Calling all vegan and/or gluten-free residents of Berkeley (that’s at least half the city, no?) a new restaurant is opening just for you. Not a place with a few vegan and gluten-free options on the menu, no. A sit-down restaurant where vegan and gluten-free diners can choose anything on the menu without having to ask what’s in it.
Sanctuary Bistro is its name, and it’s opening Friday, Aug. 1. The restaurant is at 1019 Camelia St. in West Berkeley, in the space that held Sushi Banzai for over 20 years. It’s also not far from a spate of development happening on Gilman Street in expectation of the Whole Foods Market under construction between Ninth and 10th streets.
A husband and wife are behind Sanctuary Bistro, Barry Horton and Jennifer Jones Horton. (They have two small children as well, but they won’t be helping out much in the kitchen.) The pair has run Local Love Vegan Catering for the past five years.
Read more about vegan dining in the East Bay on Berkeleyside.
The couple gained enough of a following with Local Love to raise over $25,000 with Kickstarter to help open the new restaurant.
They have intentionally tried to make delicious food that appeals to everyone, not only the vegans in the bunch.
“We did a lot of weddings in which the bride or groom was vegan, but the rest of their community wasn’t,” said Jones Horton. “It’s really important for us that our food is accessible to non-vegans.”
While the catering operation will continue, it will do so now under the Sanctuary Bistro name.
The name not only relates to the Animal Place in Grass Valley, where Sanctuary will donate part of its proceeds, but also to the bistro’s philosophy: “We believe we are a sanctuary for the people eating at the restaurant,” said Jones Horton. “And for the earth because, by eating here, we’re lowering our environmental impact.”
The Hortons first met in Mendocino, working for the Stanford Inn by the Sea, an eco-resort. Horton was a chef for over five years at its restaurant, called Raven’s, and Jones Horton was its event planner.
Given that the Hortons were transitioning to a vegan diet themselves, as executive chef, Horton oversaw the conversion of Raven’s menu from vegetarian to vegan.
And while the Hortons are raising their children vegan, they hope that non-vegans will venture in to try Sanctuary Bistro, too.
“We’re vegan for compassionate reasons, but our compassion extends beyond the animals,” said Jones Horton. “We’re compassionate to our friends and family who make different choices than we do and toward the community as a whole.”
The food will be seasonal, organic and mostly from within 150 miles — much of the produce coming from Dixon’s Eatwell Farm. “I’ll be incorporating flavors from around the world, like Indian, Latin and Italian, but with Californian flair,” said Horton.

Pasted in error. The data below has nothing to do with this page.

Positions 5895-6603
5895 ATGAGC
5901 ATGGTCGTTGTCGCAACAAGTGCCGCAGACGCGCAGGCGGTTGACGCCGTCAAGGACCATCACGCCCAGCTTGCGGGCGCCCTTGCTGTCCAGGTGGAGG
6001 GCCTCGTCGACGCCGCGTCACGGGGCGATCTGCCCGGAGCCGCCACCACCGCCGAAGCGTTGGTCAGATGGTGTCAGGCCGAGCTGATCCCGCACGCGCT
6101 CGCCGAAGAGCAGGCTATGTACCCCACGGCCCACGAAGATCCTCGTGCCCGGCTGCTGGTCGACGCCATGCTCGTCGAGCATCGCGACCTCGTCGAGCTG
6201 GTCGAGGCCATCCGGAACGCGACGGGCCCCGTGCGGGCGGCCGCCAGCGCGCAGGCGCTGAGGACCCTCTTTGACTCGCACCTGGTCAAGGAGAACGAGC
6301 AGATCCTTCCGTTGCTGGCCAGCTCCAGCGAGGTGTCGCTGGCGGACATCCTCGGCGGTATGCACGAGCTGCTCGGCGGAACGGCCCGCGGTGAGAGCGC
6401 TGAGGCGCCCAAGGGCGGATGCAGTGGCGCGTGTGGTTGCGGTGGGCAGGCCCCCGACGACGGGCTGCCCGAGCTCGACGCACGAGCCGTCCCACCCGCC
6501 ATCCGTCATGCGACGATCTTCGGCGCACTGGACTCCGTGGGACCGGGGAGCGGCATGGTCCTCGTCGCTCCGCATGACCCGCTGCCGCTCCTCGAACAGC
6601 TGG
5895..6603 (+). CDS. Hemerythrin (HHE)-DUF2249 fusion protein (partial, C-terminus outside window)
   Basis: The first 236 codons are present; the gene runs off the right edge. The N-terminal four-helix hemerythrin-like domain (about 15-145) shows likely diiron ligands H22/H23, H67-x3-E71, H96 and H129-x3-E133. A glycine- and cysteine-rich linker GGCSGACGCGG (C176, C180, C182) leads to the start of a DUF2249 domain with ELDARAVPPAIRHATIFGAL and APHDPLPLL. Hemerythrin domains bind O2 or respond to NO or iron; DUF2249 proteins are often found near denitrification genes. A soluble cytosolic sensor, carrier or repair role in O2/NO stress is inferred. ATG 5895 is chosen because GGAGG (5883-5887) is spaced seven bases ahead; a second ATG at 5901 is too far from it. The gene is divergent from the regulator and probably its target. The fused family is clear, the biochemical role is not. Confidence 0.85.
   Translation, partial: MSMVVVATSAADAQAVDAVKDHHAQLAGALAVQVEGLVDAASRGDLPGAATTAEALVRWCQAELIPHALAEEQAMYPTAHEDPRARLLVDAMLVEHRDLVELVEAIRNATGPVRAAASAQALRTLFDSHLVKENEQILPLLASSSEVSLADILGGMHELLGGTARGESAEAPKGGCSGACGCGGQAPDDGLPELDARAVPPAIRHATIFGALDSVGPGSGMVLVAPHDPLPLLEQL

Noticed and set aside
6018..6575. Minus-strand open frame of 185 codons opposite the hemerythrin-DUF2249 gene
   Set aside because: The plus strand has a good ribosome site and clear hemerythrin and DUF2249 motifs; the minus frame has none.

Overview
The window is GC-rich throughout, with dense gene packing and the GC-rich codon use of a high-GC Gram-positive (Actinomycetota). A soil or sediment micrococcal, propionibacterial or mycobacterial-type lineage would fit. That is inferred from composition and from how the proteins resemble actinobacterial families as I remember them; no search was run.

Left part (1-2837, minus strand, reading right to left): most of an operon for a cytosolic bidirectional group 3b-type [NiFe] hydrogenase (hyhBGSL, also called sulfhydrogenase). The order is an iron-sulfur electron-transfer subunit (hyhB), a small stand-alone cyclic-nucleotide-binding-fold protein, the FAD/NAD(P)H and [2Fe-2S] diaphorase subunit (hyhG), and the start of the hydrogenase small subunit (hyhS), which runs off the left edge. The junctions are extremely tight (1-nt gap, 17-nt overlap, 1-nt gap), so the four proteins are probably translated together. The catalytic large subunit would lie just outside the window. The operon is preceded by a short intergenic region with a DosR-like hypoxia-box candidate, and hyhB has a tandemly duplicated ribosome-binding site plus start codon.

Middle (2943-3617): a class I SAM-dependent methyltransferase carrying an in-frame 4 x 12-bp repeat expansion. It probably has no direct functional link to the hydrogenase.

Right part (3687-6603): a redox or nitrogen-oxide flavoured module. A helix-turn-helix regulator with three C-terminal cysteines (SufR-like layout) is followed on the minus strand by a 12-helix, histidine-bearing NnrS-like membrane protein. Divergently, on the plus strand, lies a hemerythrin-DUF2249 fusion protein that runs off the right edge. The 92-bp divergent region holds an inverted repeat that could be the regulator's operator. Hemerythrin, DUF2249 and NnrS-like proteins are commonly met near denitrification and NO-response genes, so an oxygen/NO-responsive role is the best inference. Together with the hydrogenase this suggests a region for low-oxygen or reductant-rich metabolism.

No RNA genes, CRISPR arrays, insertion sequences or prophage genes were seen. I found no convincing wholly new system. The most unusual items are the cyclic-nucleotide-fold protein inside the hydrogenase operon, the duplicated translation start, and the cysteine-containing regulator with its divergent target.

Their freezer will be small enough that it can only hold their home-made coconut or cashew-based ice creams, said Horton, and the only canned item they will use is coconut milk. They also will not have a deep-fryer.
A few sample dishes: gluten-free porcini ravioli with mushroom duxelles and braised greens; crispy tofu with a cashew cream-stuffed potato with shitake “bacon”, with a summer squash medley and Dijon drizzle; crispy portobello mushroom with red beans, rice and collards.
One of Horton’s signature desserts is bananas foster (one of the only cases in which he makes an exception for the 150-mile radius) with seasonal ice cream.
While there will always be a few raw items on the menu, like dehydrated flax seed crackers and cashew cheeses, Horton said entirely raw diners can be easily accommodated, if the restaurant is given several days’ notice.
The lunch menu will include such things as a tempeh Reuben sandwich, hearty soups and numerous salads, like grilled vegetable and quinoa.
The brunch menu will include gluten-free waffles and pancakes, a tofu scramble and some items from the lunch menu. There will always be a fresh juice of the day (“We’ll be pushing the kale and carrots,” said Horton), and a smoothie offered at brunch.
They will have two kinds of kombucha on tap, and all wines will be local, vegan and organic. They will serve both gluten-free and regular beer (no gluten-free beer is brewed locally so that will come from elsewhere). Oakland’s Numi Tea will be served, and the coffee will be from Oakland’s Timeless Coffee Roasters and Bakery, a vegan café on Piedmont Avenue.
“We’ll be doing pour-overs to start until we get an espresso machine,” said Horton.
Art by local artists will hang on the walls, and only music by local musicians will be on the soundtrack.
The Hortons plan to donate 5% of all proceeds to an animal sanctuary, and to have monthly dinners in which even more of the proceeds will be donated to a selected animal-rights charity.
Given that Jones Horton taught kids with behavioral issues for many years, education is still a passion of hers. The restaurant hopes eventually to offer cooking classes to the public, as well as internships for teens or other students. Cooking classes followed by meals with a nutritionist are also in the works.
“As we get our feet wet, we want to bring that all here,” said Jones Horton.
While the inside of Sanctuary Bistro has gotten some new bamboo floors and reclaimed wood tables, it still looks very much like the sushi restaurant it was, intentional on the part of the Hortons, to make the smallest possible environmental impact.
“We hope we can always exemplify compassion,” she said. “As people and as a society, that’s where we want it to go, to model that for everybody.”
Sanctuary Bistro, at 1019 Camelia St. in Berkeley, is opening Friday, Aug. 1. Connect with the business on Facebook.
Alix Wall is an Oakland-based personal chef and freelance writer, writing about food and other features for j. weekly, the San Francisco Chronicle and Bay Area Bites. You can find her at www.theorganicepicure.
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